Intestinal perforation and intestinal obstruction are some of the major complications seen in our patients [13,14]. Intestinal perforation occurs because of the hostile migratory effect of worms in the intestine such that it penetrates the already weakened traumatized gut. The gut wall as a result of inflammatory edema from trauma become extensively weakened, this will facilitate the migration of worms through the gut into the general peritoneal cavity. When bolus of large worms invade various organs and the peritoneum, peritonitis and organ damage will soon set the stage for systemic inflamatory response syndrome and eventual multiple organ dysfunction syndrome leading to death. It is also possible for worms to invade and rupture sites of intestinal anastomosis leading to anastomotic breakdown and eventual enterocutaneous fistula with its attendant morbidity and mortality.

In our study 20 (6.7%) of our patients had intestinal perforation of which 15 (5%) ended up with enterocutaneous fistula. Similar studies done in china showed that peritonitis is a basic finding [15]. Other diverse complications include various forms of intestinal obstruction such as volvulus, intussusception and gangrene. In our study out of the 39 (13%) patients with intestinal obstruction luminal obstruction from bolus of large worms was the order. None of our patients presented with gangrene of the gut. This compares with studies done elsewhere [16-19] except that gangrene of the gut was a significant finding [20].

Life threatning upper gastrointestinal hemorrhage has been a worrisome complication in these patients. The disruption of the gastrointestinal tract brought about by penetrating abdominal trauma immediately quickens transmigration of worms to the upper part of the gastrointestinal tract and sets up a viscous cycle of injury to the mucosa which in some cases leads to massive haemmhage. 15 (5%) of patients in our study had significant bleeding from the upper abdomen. This relates with studies done in other centres, where up to 7% of cases displayed upper gastrointestinal tract hemorrhage [21]. As discussed above traumatic abdominal injuries have the ability to further facilitate ascaris worms to probe and force their way into various ectopic locations. Probably they are now prone to trying to escape unfavourable conditions. However, the single ascaris worm obstructing the trachea tube [22], endotracheal tube [23-25], Larynx [26] or trachea [27,28] caused sudden life-threating dyspnoea and necessitated immediate intervention.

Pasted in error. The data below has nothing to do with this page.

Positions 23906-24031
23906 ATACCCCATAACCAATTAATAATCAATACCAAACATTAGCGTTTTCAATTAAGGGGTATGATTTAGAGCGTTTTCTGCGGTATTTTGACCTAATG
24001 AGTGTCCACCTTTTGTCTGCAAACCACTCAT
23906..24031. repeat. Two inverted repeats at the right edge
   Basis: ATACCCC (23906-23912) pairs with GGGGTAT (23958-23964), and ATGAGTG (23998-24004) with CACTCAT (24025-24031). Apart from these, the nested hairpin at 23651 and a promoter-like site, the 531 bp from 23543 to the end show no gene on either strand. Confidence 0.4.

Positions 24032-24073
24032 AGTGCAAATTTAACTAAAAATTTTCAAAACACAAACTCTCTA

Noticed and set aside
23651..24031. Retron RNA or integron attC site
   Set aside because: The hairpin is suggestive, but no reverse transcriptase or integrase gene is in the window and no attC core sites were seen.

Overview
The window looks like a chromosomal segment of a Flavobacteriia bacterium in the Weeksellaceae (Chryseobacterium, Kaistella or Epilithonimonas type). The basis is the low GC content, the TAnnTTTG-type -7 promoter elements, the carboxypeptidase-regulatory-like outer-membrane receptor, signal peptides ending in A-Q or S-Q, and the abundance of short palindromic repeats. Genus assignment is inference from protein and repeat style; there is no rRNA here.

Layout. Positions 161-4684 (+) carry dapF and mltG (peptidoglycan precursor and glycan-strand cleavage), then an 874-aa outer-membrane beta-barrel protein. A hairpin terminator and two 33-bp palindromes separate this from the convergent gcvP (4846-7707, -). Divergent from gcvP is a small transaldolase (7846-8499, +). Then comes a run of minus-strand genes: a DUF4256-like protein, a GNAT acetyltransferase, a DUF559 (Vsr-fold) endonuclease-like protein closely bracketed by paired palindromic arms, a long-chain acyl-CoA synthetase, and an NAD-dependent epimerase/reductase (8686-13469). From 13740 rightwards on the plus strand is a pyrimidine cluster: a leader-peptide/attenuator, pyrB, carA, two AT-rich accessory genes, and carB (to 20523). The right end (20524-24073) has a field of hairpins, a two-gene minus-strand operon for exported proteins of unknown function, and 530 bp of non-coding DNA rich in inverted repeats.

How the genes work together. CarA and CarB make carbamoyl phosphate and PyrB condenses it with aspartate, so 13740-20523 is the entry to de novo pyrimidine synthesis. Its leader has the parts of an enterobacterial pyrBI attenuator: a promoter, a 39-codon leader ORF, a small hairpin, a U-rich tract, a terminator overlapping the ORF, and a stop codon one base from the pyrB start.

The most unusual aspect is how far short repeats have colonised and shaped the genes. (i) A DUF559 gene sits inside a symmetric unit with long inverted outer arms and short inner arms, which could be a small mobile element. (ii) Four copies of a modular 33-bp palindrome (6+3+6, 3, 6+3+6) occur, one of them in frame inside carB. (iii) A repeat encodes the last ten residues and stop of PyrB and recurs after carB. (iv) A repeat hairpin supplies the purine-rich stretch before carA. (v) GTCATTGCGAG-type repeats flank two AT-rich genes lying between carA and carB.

A single round worm obstructing the endotracheal tube even caused acute respiratory failure and death of a patient [29]. These demonstrate that the presence of even a single ascaris worm in the airway tract is extremely dangerous, and physicians should be vigilant on this issue. However in our own study we did not record any case of difficult respiration or respiratory failure from invasion of the trachea or endotracheal tube. Rectal bleeding accounted for 11 (3.75%) of the cases. The effect of the burrowing effect of worms as in the upper abdomen has also led to rectal bleeding.

We conclude that physicians need to pay more attention to the possibility of Ascaris infection in trauma patients and more especially in the tropical and developing countries with poor water supply and poor sanitation. Failure to do this will lead to terrible postoperative complications that will impact on patients morbidity and mortality.

Therefore, it is worth taking a routine stool examination in every urgent trauma patient coming especially from an endemic area of ascariasis. This test is simple to perform, non-invasive and cheap in cost, and it can be done everywhere, even in a rural ambulance service. Since a delay in its management may have a fatal outcome, primary prevention is the key, also early diagnosis and prompt intervention are essential to minimize the high morbidity and mortality of these life-threatning complications associated with ascariasis in abdominal trauma patients.

Conflict of Interest: Nil